And finally, we go to the ends of the earth confident that “the proclamation of and witness to the Gospel are the first service that Christians can render to every person and to the entire human race” (Benedict XVI, Address to the Participants of the International Conference on the Occasion of the 40th Anniversary of the Conciliar Decree “Ad Gentes,” March 11, 2006; emphasis mine).

The Baptism in the Holy Spirit

We believe that we are “living in a privileged moment in the Holy Spirit” (Paul VI, Evangelii Nuntiandi, 75), when the Church has been led by the Holy Spirit to “the providential rediscovery of her charismatic dimension,” which is “co-essential as it were to the Church’s constitution” and which contributes “to the life, renewal, and sanctification of God’s People” (John Paul II, Meeting with Ecclesial Movements and New Communities, May 30, 1998).

The baptism in the Holy Spirit is the fundamental grace of renewal in our time; it is a renewal of baptismal graces and the experience of a New Pentecost. Pope Francis describes it as “a current of grace in the Church and for the Church” (Address to the 37th National Convocation of the Renewal in the Holy Spirit, June 1, 2014). We believe it’s the grace of a New Pentecost that is meant to energize and empower a whole New Evangelization in our time. It’s a grace not just for a few, but is meant for all. Pope Francis made that abundantly clear when said, “I expect you to share with everyone in the Church the grace of the Baptism in the Holy Spirit” (ibid).

This grace of renewal is fundamental to who we are at Renewal Ministries. Without this “current of grace” there would be no Renewal Ministries. We strive to follow the exhortations of the recent popes, who have discerned the work of the Holy Spirit in our time, and who’ve challenged us to help others open themselves to this grace:

“Be open to Christ, welcome the Spirit, so that a new Pentecost can take place in every community! A new humanity, a joyful one, will arise from your midst; you will again experience the saving power of the Lord and ‘what was spoken to you by the Lord’ will be fulfilled” (John Paul II, “Address to the Bishops of Latin America,” L’Osservatore Romana, October 21, 1992, p. 10, sec. 30).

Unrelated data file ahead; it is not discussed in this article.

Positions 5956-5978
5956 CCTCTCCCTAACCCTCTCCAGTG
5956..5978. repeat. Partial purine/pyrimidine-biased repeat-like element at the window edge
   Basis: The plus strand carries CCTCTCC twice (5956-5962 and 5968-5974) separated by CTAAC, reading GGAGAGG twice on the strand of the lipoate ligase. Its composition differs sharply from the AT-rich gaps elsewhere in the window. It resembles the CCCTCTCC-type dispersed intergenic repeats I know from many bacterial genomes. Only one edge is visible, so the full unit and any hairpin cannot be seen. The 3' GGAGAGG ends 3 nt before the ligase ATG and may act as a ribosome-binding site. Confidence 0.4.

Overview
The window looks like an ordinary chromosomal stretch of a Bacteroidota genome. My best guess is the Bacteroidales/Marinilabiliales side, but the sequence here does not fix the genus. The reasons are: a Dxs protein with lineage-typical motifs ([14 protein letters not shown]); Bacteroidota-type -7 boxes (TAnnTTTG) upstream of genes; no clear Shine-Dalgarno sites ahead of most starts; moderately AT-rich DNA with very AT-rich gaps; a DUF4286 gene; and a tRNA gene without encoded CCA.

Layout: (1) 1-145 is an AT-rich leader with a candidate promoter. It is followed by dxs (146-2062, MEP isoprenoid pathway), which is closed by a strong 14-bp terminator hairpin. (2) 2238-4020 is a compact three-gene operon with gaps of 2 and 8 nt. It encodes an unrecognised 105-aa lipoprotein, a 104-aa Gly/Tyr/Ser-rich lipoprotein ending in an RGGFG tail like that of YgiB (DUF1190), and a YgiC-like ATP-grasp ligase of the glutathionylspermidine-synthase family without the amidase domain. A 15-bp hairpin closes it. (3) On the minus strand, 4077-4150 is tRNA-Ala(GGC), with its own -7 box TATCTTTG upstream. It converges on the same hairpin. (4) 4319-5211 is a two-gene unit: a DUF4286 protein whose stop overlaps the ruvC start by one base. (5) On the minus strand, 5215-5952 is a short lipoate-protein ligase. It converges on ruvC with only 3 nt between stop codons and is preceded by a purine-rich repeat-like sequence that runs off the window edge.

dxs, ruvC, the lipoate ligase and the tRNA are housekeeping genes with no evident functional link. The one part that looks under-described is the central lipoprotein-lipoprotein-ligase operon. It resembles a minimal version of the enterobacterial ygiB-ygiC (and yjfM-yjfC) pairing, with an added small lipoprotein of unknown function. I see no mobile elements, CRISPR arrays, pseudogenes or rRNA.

The Calling and Gifting of Our International Partners

Since our very first mission to Lithuania in the early 1990s, it has been our great privilege to work closely with inspiring clergy, religious, and lay leaders from around the world. We have seen and experienced firsthand the call and gifting the Lord has placed on their lives. We value the gift they have been to us, and the irreplaceable role they play in leading the work of renewal and evangelization in their respective countries.

We respect the leadership, discernment, and responsibility they carry as the primary evangelists of their own countries. To that end, we see our collaboration with them as a work of solidarity in the Lord, a “communion in mission.” Our goal is not to get them to be at the service of our vision, but to accompany them as they respond to the guidance of the Holy Spirit and the vision He has placed on their hearts.

These are just some of the values we work hard to keep front and center in our work. Please pray for our brothers and sisters around the world and for our continued collaboration in the years ahead. And, if you ever feel the prompting of the Holy Spirit to join us in mission, please don’t hesitate to call us, at 734-662-1730, ext. 132.